More than a sequel to the 1976 original, HOLLYWOOD BOULEVARD II is an equally entertaining parody of low-budget filmmaking from veteran producer Roger Corman, who knows whereof he spoofs.
Once again, the setting is Miracle Pictures, a Hollywood schlock factory whose slogan is, "If the picture's any good, it's a Miracle!" Someone has been killing off the company's starlets, and studio chief Max Miranda (Steve Vinovich) is having one heck of a time replacing them. Meanwhile, who
should walk in off the street but a gorgeous young woman named Candy Chandler (Ginger Lynn Allen), who is mistaken for an extra and quickly whisked into a supporting role in Miracle's new production "Barbarian Goddesses of the Amazon." Max quickly discovers this fresh young talent and promises her
that she will be Miracle's newest star. Candy also attracts the attention of Woody O'Neill (Ken Wright), the company's head writer, who quickly strikes up a romance with her. Less impressed with this newcomer is Mary Randolph (Michelle Moffett), Miracle's reigning star, who doesn't cotton to the
idea of competition.
Meanwhile, pretentious Miracle director Zwing Zwinger (Kelly Monteith) is frustrated not only by the dwindling number of actresses available for his latest film, but by the fact that he's being forced to shoot a heavy metal video in the midst of his jungle adventure, since the band's record
company is helping foot the bill for the movie's production. A helicopter carrying four of the actresses explodes, and later, Woody and Candy are pursued through the streets by a group of soldiers. Despite it all, production continues, climaxing with Candy driving a futuristic truck for the final
action scene. While she's getting the hang of the monstrous vehicle, however, she's knocked out by the company's costume lady, Selma (Magda Harout). Always regaling the other actresses with tales of her long-lost stardom, she's actually been committing the murders, trying to reduce the pool of
available actresses to one, herself, so that she can regain her rightful place at the top of the acting heap. Woody notices that the truck is going out of control, and hops on a nearby motorcycle to save Candy. He pulls her from the vehicle just in time before it goes over a cliff with Selma
inside. Max is thrilled--not only because this means an end to the murders, but because the cameras were rolling, and he's got a spectacular closing scene for his latest film.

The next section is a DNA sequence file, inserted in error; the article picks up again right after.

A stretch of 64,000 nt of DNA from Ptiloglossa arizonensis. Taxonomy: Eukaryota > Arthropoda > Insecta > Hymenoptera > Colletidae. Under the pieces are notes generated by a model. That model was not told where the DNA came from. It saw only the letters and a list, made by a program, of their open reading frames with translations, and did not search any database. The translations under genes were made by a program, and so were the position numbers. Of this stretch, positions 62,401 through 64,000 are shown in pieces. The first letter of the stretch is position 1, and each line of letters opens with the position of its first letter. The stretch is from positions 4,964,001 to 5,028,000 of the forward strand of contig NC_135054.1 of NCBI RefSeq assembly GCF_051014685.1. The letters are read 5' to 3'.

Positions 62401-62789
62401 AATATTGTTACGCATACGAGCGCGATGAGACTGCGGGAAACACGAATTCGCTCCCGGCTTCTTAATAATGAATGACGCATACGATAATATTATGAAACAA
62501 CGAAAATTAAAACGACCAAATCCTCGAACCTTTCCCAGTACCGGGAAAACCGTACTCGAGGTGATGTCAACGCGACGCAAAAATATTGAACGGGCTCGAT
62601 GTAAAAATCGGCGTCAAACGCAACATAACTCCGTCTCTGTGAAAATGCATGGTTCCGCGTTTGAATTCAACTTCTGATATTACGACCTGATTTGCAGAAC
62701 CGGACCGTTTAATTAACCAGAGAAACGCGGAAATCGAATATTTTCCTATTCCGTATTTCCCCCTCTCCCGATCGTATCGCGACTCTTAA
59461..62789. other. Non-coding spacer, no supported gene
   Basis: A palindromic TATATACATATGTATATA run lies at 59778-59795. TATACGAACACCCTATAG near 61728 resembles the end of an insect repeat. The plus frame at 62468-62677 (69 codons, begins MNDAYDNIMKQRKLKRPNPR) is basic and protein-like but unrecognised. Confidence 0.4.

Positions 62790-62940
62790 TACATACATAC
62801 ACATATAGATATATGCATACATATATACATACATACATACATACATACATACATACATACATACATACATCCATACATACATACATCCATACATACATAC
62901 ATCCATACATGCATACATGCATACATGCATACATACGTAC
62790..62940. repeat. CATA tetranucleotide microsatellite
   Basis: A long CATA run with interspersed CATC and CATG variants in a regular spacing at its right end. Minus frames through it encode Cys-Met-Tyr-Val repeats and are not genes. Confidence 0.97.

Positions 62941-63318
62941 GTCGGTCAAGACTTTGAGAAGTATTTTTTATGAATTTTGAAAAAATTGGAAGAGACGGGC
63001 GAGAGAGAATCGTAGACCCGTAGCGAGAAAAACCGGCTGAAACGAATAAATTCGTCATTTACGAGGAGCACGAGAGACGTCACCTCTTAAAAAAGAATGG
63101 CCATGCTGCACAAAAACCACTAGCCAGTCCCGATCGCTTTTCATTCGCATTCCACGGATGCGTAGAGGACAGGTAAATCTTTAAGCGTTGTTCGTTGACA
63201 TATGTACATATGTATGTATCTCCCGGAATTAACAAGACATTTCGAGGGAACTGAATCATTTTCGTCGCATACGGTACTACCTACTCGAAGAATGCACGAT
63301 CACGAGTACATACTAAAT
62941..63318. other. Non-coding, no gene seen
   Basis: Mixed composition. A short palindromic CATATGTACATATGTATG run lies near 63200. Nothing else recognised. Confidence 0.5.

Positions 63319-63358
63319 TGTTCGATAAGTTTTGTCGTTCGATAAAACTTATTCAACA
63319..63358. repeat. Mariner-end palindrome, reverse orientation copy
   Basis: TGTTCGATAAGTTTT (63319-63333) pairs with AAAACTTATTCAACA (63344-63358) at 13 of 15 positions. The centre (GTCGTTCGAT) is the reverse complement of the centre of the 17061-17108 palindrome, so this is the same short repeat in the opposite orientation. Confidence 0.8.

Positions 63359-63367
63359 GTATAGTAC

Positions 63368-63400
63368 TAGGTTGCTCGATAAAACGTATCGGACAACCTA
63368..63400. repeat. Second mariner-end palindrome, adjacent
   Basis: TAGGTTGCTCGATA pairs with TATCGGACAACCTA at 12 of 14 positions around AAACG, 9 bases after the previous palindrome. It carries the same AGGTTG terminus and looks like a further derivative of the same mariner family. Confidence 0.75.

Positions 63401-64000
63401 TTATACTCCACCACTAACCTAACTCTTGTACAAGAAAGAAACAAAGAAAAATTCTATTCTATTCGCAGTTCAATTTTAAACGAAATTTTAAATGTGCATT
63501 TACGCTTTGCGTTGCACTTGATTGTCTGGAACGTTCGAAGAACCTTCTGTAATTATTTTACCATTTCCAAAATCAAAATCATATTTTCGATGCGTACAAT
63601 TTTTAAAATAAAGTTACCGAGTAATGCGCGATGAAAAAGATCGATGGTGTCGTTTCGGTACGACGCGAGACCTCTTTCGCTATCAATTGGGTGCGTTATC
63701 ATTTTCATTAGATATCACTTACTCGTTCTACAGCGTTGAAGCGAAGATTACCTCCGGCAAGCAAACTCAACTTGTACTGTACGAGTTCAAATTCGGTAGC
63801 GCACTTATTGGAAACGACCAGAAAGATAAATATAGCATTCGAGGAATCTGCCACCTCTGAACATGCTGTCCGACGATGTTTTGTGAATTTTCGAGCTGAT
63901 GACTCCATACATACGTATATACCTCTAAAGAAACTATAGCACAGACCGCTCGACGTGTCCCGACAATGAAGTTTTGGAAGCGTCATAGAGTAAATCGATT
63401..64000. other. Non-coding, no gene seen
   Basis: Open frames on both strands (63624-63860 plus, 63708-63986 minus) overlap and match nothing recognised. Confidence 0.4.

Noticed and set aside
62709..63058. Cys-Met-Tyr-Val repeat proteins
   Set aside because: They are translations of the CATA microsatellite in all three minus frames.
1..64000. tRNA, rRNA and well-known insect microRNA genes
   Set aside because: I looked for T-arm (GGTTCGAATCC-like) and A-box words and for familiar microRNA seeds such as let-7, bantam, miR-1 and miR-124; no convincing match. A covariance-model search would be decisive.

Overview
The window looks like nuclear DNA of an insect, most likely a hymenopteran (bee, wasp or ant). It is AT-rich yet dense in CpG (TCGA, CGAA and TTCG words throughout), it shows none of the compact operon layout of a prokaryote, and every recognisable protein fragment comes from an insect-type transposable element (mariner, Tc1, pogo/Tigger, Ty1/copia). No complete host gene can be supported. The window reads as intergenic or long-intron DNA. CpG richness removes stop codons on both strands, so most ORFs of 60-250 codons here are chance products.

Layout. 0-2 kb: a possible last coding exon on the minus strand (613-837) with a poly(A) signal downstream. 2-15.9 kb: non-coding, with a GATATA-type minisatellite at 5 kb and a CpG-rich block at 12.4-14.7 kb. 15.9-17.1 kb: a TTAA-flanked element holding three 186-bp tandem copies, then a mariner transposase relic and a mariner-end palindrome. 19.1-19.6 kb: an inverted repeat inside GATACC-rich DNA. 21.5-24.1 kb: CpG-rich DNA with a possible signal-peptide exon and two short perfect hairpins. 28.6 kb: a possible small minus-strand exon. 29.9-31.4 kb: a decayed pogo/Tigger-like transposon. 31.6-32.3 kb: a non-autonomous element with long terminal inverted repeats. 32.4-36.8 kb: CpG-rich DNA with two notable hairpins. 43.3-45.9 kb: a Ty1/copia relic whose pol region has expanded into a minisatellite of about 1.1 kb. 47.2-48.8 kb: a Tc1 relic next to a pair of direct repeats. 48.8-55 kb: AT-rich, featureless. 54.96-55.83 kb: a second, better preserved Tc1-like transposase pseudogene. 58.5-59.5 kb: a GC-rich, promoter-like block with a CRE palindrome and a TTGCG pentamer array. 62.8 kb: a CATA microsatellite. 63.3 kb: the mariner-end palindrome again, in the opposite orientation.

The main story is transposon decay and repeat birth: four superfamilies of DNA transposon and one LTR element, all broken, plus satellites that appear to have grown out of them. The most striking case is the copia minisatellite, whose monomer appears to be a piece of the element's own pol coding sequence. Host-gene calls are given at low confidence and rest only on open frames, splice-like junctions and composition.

Like its predecessor, HOLLYWOOD BOULEVARD II works in considerable stock footage from previous Corman productions; sharp-eyed viewers will recognize scenes from such potboilers as EYE OF THE EAGLE, WARLORDS OF THE 21ST CENTURY, the DEATHSTALKER movies and many more. But unlike the original, which
goofed on the presence of the borrowed sequences, this film attempts to integrate it seamlessly and does quite a good job of it. Director Steve Barnett had become familiar with the available footage while working post-production at Corman's Concorde Pictures, and has put the knowledge to good use;
those unfamiliar with the source movies might never guess that about half of this one is stolen from them.
Beyond that, HOLLYWOOD BOULEVARD II provides a fun takeoff on B-movie standards, with plenty of "in" humor for knowing viewers. Among the more up-to-date potshots are the sequences with the heavy metal band, a cameo appearance by drive-in-movie critic Joe Bob Briggs, and the fact that actor Eddie
Deezen (GREASE, WARGAMES), well-known for his Jerry Lewis voice, keeps his mouth shut until the final scene. There's also a wrap party sequence in which the guests include just about everybody who's made a film for Corman in the last 10 years, including original HOLLYWOOD BOULEVARD co-director Joe
Dante. There's also a brief gag about Traci Lords (CRY-BABY, SHOCK 'EM DEAD), the former underage porn star who Corman helped on her way to mainstream movies, an aside that gains extra significance given adult-film veteran Ginger Lynn Allen's presence in the lead here. She does quite a decent job
as the innocent starlet who gets a strong dose of reality while working at Miracle, and the rest of the cast is right on the movie's satiric wavelength. (Violence, nudity.)
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- Released: 1991
- Rating: R
- Review: More than a sequel to the 1976 original, HOLLYWOOD BOULEVARD II is an equally entertaining parody of low-budget filmmaking from veteran producer Roger Corman, who knows whereof he spoofs. Once again, the setting is Miracle Pictures, a Hollywood schlock f… (more)